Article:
Birmingham & Black Country

'Spy cameras' documentary premiered in Birmingham

Street scene showing one of the cameras in Birmingham
Image caption West Midlands Police said it accepted mistakes were made in relation to Project Champion

A documentary about the removal of more than 200 "spy-cameras" in Birmingham earlier in the year had its world premiere on Wednesday.

The cameras were paid for with £3m of government funds earmarked for tackling terrorism.

But members of the community were angry with the Project Champion scheme in the Washwood Heath and Sparkbrook areas.

Defeat of the Champion premiered at the West Midlands Human Rights Film Festival at Birmingham Library Theatre.

Civil liberties

Coventry University media lecturer Ken Fero helped create the 25-minute-long documentary, co-directing the film with Tariq Mehmood, with a number of students also involved.

Mr Fero said the film fitted in well with the remit of the festival, which has been organised by the Birmingham International Film Society.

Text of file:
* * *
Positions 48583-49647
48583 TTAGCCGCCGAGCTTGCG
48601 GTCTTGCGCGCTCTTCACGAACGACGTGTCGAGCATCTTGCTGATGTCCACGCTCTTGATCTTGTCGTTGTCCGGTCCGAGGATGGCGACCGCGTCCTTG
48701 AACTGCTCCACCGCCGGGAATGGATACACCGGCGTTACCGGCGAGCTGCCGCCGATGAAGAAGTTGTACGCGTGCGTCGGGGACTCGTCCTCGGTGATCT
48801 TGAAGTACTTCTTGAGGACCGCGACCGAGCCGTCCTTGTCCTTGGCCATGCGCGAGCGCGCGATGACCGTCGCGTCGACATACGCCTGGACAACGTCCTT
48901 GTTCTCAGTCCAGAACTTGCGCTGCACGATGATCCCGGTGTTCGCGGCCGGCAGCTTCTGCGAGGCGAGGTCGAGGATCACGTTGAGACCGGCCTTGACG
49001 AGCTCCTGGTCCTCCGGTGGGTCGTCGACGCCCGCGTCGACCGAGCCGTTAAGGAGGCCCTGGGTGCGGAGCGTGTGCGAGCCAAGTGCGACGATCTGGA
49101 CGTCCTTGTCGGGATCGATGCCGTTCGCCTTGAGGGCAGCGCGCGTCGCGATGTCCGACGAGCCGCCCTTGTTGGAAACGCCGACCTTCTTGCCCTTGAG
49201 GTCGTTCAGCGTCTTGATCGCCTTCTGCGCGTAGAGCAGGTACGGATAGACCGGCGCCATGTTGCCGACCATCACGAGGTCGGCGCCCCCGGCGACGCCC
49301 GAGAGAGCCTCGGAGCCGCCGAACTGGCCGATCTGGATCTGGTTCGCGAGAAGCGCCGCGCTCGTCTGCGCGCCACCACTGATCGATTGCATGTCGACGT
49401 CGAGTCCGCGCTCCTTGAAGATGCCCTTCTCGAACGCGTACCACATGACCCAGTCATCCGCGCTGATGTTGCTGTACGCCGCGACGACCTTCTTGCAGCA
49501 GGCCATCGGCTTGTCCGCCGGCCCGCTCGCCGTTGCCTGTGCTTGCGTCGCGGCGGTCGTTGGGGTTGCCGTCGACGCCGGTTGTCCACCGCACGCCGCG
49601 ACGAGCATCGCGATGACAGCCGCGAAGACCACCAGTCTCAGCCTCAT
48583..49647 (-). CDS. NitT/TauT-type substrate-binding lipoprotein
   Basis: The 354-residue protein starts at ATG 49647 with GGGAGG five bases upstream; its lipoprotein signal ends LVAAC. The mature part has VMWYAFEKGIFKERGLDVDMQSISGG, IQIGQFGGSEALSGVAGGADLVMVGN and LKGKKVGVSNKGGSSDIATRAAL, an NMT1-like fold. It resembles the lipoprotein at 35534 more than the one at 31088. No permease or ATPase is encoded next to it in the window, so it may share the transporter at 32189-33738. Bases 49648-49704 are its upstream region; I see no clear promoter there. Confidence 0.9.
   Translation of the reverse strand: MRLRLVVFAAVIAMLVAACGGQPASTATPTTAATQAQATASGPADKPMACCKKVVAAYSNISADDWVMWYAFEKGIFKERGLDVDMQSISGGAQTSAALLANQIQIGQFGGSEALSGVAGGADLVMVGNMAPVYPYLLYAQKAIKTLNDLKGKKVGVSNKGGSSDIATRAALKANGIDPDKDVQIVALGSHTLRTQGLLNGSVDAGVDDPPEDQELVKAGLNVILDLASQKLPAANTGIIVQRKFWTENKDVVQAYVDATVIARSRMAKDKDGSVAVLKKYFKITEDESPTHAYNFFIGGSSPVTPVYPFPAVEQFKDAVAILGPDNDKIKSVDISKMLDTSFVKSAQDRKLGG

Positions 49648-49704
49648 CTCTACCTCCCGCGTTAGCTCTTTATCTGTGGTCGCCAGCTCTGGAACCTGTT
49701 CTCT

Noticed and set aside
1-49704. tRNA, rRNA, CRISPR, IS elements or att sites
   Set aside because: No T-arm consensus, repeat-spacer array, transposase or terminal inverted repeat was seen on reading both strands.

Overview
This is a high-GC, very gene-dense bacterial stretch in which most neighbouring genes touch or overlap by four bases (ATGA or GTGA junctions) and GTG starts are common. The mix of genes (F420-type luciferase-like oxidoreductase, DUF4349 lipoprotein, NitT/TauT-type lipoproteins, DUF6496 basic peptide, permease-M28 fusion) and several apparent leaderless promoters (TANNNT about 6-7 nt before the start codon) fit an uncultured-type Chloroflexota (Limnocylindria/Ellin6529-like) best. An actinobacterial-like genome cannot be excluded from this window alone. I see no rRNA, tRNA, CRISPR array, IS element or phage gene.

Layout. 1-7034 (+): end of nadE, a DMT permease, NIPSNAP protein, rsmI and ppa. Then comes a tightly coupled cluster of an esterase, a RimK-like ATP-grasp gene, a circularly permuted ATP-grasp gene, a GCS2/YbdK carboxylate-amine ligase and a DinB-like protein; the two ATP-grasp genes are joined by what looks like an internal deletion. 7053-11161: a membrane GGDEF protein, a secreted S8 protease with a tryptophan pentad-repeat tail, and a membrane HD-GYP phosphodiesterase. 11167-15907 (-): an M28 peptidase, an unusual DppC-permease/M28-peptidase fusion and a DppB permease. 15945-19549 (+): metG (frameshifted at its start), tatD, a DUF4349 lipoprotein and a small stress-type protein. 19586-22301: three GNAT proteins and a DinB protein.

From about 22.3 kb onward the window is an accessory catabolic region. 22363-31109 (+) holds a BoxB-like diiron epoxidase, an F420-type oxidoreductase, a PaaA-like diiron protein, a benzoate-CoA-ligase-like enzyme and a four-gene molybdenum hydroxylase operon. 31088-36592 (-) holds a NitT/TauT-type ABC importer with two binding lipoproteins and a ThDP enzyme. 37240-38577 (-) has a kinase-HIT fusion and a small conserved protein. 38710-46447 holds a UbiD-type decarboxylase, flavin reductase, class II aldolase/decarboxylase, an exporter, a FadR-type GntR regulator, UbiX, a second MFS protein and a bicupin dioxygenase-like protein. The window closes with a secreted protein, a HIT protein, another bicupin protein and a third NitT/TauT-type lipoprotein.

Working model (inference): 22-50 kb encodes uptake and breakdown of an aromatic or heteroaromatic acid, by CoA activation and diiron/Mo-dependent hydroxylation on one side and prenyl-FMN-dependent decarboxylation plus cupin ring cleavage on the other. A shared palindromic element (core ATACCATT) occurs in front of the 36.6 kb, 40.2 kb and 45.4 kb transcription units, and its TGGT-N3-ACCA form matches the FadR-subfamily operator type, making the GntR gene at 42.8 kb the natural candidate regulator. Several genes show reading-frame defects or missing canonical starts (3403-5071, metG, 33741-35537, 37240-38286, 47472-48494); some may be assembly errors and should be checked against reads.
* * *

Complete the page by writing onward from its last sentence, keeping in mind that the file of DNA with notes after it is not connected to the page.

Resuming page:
"The documentary has been tagged by the festival organisers as a highlight of the festival because at the time, the cameras caused a great deal of controversy in two districts of Birmingham," he said.

"The ring of steel that was placed around a largely Muslim area was cancelled after civil liberties campaigners complained.

"But there was outrage once it emerged that the project was being paid for from a national counter-terrorism grant."

An independent report was highly critical of the Project Champion scheme and West Midlands Police (WMP) over the cameras' installation, some of which were hidden.

'Deeply sorry'

Chief Constable Chris Sims, from WMP, has previously apologised.

Last September Mr Sims said: "I am sorry that we got such an important issue so wrong and deeply sorry that it has had such a negative impact on our communities.

"No cameras associated with the project have ever been used."

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